The California Air Resources Board (CARB) extended the state’s low carbon fuel standard (LCFS) to 2030, increasing the carbon reduction goal from 10% to 20%. CARB said the amendments were needed to “make the program more versatile and comprehensive” for fighting climate change.
Calling the LCFS the cornerstone of California’s efforts to reduce greenhouse gas emissions, CARB officials said the state is spurring innovation in low-carbon transportation fuels, such as hydrogen, electricity and biodiesel, but did not mention renewable natural gas (RNG), or biomethane.
CARB Chair Mary Nichols said the latest move will “take California’s climate fight up another notch,” addressing credits for aviation fuels and for new zero emission vehicles (ZEV). The agency was responding to requests from both the state legislature and Gov. Jerry Brown, Nichols said.
“Last year, the LCFS resulted in more than two billion gallons of petroleum and natural gas being replaced with cleaner, renewable transportation fuels,” said a CARB spokesperson.
In contrast, the Western States Petroleum Association (WSPA) questions that the credit mechanisms in place can sustain themselves over the next decade. “We think the LCFS program is at a critical pivot point,” said WSPA President Catherine Reheis-Boyd.
“The LCFS credit market behavior is strongly indicating that there is no path to sustainability into the next decade,” Reheis-Boyd told NGI on Friday. “Addressing cost containment is clearly the next step toward completing the full LCFS regulatory process.”
Currently, requirements call for a 10% reduction in “carbon intensity by 2020, and the extended rules call for 20% by 2030.” Carbon intensity refers to the amount of carbon emitted throughout a fuel’s life cycle from extraction or production to combustion.
Drawing a comparison to the Trump administration’s move to rollback low carbon fuel standards, Jeremy Martin, senior scientist at the Union of Concerned Scientists, said “CARB made the right move when it doubled down on its support of LCFS, extending and strengthening its program.” He predicted increased reductions in oil use and emissions.
“It is imperative that we take the carbon out of our transportation system, which is the source of more than 40% of the state’s climate pollution,” Martin said.
California’s new requirement aligns with the state’s overall 2030 target of reducing climate change-related emissions 40% below 1990 levels by 2030, under the 2016 law Senate Bill 32.
Various utility rebate programs for ZEVs will be restructured, and there will be more incentives for new car ZEV buyers. “Credits are generated by producers of cleaner fuels and can be sold to producers whose product will not meet the program’s declining benchmark for carbon intensity,” the CARB spokesperson said.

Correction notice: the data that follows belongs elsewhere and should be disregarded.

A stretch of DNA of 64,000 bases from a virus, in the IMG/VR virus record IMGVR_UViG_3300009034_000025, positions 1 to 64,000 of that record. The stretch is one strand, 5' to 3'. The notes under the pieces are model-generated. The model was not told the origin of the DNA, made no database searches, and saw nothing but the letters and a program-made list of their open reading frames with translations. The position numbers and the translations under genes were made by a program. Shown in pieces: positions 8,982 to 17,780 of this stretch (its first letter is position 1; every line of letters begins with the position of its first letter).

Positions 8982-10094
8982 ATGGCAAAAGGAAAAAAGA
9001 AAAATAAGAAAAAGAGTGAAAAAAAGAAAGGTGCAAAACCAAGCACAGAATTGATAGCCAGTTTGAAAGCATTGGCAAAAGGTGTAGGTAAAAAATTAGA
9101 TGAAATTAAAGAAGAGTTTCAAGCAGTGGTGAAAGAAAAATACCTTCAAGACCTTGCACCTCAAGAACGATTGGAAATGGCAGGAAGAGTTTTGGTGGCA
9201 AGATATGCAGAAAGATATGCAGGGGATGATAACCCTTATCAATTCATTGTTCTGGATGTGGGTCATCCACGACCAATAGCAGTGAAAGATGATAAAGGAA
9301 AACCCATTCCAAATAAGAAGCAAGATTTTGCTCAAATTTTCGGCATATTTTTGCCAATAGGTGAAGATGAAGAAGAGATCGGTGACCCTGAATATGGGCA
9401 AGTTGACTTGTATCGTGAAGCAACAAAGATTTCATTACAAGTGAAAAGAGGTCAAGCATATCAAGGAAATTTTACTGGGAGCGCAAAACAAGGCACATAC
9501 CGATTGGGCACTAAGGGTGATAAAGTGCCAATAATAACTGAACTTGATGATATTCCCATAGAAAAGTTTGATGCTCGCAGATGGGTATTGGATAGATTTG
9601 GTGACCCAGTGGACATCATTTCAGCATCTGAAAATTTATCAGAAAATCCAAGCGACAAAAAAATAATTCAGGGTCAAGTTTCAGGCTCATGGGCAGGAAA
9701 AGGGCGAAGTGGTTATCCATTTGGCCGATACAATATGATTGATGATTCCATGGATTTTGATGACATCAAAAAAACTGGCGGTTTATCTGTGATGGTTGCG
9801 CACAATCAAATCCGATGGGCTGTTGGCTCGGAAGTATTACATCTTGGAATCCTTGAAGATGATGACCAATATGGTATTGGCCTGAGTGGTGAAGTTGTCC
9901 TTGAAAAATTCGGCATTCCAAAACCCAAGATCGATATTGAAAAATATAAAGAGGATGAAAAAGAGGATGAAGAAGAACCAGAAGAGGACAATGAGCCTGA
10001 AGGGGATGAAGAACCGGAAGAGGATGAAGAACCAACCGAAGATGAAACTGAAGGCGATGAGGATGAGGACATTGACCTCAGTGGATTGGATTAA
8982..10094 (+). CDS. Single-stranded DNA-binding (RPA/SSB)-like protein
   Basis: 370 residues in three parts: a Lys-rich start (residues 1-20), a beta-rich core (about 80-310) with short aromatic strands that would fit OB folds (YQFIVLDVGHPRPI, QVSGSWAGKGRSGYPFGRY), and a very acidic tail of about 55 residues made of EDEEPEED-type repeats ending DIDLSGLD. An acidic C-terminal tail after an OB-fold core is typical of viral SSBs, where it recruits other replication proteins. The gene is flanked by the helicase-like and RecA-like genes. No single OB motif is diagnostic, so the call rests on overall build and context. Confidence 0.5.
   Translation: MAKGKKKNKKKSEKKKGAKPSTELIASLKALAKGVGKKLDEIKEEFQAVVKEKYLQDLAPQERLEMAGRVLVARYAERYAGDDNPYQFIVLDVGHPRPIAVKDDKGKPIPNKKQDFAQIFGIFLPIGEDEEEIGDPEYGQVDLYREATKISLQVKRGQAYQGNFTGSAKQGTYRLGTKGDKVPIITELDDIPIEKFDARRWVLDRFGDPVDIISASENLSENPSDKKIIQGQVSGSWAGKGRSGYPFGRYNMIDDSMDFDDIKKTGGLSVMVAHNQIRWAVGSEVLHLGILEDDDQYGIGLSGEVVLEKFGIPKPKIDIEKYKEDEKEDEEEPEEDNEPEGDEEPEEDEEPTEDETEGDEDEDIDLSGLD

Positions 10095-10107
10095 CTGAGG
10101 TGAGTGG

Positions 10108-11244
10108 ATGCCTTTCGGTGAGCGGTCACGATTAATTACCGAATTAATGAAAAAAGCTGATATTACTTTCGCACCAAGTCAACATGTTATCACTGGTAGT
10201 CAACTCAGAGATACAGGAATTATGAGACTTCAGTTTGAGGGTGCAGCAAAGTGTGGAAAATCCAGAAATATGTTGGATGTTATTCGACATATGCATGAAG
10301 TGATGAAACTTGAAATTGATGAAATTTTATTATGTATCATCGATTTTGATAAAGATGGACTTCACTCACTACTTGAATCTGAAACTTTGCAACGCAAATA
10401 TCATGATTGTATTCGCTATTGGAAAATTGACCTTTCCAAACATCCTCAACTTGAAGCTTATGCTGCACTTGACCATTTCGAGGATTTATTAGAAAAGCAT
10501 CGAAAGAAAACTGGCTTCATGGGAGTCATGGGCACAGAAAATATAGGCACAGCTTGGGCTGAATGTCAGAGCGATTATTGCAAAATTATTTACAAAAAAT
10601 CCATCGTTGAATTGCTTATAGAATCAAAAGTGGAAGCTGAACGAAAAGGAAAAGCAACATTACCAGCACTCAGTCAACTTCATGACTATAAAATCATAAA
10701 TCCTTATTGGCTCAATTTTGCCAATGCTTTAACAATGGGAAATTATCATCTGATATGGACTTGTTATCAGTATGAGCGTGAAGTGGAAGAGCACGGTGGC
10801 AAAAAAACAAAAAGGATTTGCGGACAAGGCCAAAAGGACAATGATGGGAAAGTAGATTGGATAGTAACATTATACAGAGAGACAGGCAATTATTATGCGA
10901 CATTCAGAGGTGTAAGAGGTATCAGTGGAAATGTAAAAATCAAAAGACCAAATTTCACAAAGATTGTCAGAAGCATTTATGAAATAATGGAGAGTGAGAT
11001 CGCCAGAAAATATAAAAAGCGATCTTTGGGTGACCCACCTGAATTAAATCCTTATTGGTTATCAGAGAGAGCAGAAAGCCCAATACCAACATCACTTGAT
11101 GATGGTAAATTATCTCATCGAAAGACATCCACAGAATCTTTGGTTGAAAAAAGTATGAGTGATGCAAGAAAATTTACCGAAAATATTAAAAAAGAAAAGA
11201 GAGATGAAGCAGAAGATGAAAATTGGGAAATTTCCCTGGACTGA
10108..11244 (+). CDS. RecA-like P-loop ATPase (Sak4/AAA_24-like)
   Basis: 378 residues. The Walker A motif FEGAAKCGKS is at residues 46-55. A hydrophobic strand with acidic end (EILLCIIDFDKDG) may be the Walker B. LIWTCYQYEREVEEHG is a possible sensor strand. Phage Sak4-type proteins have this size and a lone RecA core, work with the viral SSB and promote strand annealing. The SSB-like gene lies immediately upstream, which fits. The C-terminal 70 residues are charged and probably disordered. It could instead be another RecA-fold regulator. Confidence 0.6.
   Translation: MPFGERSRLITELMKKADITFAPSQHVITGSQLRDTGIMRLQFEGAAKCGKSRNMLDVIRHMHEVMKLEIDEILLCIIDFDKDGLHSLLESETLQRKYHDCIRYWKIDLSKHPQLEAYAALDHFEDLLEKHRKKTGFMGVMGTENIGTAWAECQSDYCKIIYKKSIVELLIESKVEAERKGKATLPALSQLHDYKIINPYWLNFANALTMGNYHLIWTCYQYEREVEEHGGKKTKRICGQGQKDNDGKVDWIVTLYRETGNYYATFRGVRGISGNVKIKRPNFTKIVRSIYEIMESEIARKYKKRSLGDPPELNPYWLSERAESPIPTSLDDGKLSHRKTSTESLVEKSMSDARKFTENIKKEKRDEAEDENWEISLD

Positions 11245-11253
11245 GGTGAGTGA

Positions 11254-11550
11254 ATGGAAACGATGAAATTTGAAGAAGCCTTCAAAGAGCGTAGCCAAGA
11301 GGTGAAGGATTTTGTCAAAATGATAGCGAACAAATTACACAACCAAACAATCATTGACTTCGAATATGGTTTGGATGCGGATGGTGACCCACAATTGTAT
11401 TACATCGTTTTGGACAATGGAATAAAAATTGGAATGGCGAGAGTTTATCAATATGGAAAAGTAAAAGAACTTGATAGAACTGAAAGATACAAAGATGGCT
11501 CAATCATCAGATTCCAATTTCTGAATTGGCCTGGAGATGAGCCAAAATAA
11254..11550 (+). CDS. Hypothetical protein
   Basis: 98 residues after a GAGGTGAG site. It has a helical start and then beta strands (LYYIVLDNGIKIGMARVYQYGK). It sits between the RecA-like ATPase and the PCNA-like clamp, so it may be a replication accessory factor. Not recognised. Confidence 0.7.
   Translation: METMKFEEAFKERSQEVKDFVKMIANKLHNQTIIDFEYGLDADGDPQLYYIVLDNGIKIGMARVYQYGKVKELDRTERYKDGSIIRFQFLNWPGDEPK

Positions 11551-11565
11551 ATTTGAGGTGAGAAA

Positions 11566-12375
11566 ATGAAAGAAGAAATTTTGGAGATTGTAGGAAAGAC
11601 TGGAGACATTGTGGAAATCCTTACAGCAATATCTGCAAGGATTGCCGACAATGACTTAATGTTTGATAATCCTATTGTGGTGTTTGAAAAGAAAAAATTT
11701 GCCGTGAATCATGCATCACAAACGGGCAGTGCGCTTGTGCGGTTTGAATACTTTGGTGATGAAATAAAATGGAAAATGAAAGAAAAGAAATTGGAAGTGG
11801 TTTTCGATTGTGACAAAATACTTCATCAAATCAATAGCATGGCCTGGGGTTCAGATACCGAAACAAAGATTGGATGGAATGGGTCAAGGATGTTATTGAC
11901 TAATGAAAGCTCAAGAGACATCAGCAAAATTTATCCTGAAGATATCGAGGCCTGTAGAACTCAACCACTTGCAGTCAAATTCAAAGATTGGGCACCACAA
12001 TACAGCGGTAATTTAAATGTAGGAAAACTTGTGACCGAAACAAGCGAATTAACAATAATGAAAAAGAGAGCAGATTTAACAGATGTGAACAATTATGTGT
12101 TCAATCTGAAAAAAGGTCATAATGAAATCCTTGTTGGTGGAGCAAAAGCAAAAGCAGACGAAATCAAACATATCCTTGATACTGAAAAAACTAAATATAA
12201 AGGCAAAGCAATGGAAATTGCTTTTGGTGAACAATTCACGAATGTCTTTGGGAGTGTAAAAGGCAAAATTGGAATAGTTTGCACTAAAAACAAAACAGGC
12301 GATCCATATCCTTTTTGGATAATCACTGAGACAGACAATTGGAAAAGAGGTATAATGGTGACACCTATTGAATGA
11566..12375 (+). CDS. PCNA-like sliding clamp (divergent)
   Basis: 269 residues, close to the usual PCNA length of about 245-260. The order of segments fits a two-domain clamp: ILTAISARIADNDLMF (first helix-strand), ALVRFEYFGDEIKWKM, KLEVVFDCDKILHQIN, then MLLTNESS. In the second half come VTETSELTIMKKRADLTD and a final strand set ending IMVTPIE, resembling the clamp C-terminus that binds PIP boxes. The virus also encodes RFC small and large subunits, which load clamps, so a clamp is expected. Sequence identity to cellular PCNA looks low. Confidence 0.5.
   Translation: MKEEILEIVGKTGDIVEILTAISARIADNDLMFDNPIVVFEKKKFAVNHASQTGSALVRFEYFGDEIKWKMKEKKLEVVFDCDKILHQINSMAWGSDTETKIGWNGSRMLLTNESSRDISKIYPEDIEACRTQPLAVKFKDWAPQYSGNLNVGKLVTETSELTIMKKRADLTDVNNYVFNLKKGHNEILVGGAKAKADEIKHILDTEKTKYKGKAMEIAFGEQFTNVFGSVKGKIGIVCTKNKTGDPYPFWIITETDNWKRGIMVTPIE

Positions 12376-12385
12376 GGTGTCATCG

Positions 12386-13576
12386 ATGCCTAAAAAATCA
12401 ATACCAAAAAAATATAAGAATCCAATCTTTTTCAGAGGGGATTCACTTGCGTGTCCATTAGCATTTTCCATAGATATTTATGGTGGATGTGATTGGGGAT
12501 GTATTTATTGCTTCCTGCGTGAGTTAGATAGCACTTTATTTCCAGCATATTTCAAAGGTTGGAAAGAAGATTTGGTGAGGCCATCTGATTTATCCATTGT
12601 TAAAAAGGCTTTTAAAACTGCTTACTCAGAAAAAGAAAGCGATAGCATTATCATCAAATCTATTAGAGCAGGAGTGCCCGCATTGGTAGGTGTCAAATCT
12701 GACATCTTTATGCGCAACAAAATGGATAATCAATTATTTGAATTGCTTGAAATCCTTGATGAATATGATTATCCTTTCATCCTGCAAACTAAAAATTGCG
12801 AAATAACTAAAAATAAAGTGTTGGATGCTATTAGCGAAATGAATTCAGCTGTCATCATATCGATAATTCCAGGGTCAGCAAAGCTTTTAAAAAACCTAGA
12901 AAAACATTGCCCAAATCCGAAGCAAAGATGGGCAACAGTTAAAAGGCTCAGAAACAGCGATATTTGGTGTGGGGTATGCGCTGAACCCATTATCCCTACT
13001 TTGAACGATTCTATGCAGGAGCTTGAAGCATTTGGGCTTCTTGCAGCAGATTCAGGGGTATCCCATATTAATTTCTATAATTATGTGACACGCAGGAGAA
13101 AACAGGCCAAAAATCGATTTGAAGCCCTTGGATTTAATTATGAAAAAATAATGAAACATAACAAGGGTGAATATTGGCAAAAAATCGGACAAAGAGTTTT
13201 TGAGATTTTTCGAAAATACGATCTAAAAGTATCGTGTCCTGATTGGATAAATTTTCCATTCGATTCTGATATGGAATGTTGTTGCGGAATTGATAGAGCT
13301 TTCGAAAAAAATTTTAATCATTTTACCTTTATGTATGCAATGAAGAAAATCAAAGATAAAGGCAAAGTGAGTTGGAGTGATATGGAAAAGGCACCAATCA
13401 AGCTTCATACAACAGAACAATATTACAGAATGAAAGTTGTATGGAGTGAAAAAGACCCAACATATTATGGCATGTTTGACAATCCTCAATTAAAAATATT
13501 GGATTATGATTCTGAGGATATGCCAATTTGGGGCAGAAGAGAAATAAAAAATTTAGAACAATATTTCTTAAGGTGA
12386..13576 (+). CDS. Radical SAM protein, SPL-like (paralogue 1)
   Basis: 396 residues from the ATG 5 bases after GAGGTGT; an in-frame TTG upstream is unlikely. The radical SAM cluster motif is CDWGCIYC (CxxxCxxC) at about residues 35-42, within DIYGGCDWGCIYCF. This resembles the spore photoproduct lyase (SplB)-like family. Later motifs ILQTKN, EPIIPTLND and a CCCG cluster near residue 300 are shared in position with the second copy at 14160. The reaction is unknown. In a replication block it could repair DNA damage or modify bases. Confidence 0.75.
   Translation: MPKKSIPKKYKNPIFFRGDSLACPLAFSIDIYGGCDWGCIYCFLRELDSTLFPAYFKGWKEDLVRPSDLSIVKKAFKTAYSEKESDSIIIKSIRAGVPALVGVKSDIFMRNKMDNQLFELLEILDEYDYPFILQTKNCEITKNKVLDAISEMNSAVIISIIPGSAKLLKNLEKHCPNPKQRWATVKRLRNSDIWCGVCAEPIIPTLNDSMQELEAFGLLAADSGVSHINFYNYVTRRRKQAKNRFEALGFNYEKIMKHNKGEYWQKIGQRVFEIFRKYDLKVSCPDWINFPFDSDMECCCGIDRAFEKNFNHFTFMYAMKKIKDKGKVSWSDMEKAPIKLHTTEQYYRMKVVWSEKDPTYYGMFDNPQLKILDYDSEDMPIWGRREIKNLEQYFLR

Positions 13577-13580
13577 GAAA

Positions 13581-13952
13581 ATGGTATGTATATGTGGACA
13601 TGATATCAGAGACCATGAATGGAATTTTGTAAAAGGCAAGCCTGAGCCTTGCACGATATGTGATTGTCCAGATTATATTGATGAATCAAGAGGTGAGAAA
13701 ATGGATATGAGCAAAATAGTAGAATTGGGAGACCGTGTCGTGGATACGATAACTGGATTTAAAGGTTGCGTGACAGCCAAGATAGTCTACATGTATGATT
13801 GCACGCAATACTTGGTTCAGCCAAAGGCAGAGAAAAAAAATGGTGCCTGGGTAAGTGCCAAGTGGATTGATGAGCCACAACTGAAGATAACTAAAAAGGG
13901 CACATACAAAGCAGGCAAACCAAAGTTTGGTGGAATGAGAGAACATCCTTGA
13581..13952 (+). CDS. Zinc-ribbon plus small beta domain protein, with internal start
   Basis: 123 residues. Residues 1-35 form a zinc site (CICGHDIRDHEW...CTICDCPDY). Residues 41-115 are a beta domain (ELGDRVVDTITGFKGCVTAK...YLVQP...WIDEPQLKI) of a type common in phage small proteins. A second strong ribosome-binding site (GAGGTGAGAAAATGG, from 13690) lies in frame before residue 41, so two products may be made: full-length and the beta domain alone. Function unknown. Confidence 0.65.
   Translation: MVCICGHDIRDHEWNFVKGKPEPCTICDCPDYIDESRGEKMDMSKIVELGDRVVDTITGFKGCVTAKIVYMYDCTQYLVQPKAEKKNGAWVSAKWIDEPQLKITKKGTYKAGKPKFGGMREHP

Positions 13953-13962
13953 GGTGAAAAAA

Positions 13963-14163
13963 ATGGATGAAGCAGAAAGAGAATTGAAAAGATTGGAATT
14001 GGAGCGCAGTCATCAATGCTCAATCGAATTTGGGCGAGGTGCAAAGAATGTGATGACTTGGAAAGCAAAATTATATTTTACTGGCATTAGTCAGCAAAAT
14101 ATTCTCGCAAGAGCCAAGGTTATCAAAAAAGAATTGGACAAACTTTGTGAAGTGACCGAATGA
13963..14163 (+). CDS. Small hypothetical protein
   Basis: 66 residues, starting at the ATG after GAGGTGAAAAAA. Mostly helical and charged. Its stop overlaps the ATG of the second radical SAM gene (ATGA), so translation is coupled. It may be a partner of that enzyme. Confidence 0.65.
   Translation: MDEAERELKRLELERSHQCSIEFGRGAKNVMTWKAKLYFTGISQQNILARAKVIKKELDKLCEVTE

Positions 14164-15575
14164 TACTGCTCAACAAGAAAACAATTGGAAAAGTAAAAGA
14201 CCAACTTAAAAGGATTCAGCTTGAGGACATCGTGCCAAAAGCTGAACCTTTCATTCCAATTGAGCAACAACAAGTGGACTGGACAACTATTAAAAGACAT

As added competition to RNG and new near-zero emission natural gas vehicle (NGV) engines, the new CARB standards are aimed at installing 250,000 electric vehicle (EV) chargers and 200 hydrogen fueling stations by 2025.
Meanwhile, Sempra Energy’s Southern California Gas Co. (SoCalGas) in late September opened a new NGV fueling station in Fontana, CA, a suburb about 40 miles east of downtown Los Angeles. Offering compressed natural gas, the new facility will be open to the general public on a 24/7 basis, along with serving Inland Empire trucking fleets.
Earlier this year, SoCalGas assisted many fleet operators in obtaining some of the $1.1 million in alternative fuel state grants. State and local officials attended a ribbon cutting ceremony at the new fueling site to open the facilities.
Also in California, the EV and hydrogen fuel-cell truck sectors received a boost from CARB in the form of $205 million in grants for ZEVs, announcing 11 grants that were awarded at the end of last month (September). EV and hydrogen trucking backers view the move as a sign of new-found confidence by the state in their technologies.
All of the projects selected for grants are from what the state defines as “disadvantaged communities” as part of the state’s stepped up effort address air quality and climate change issues in these communities. “They’re the ones suffering the most from the negative impact of the freight trucking industry,” according to David Petit, senior clean air attorney with the Natural Resources Defense Council.
In Washington, DC, the national NGV trade association, NGVAmerica awarded two Congressmen with the organization’s 2018 Public Policy Champion Award. Reps. Markwayne Mullin (R-OK) and John Larson (D-CT) were cited for their sponsorship of legislation “to advance clean air, domestic fuel and technology.” The lawmakers are lead sponsors of the Natural Gas Parity Act of 2018.
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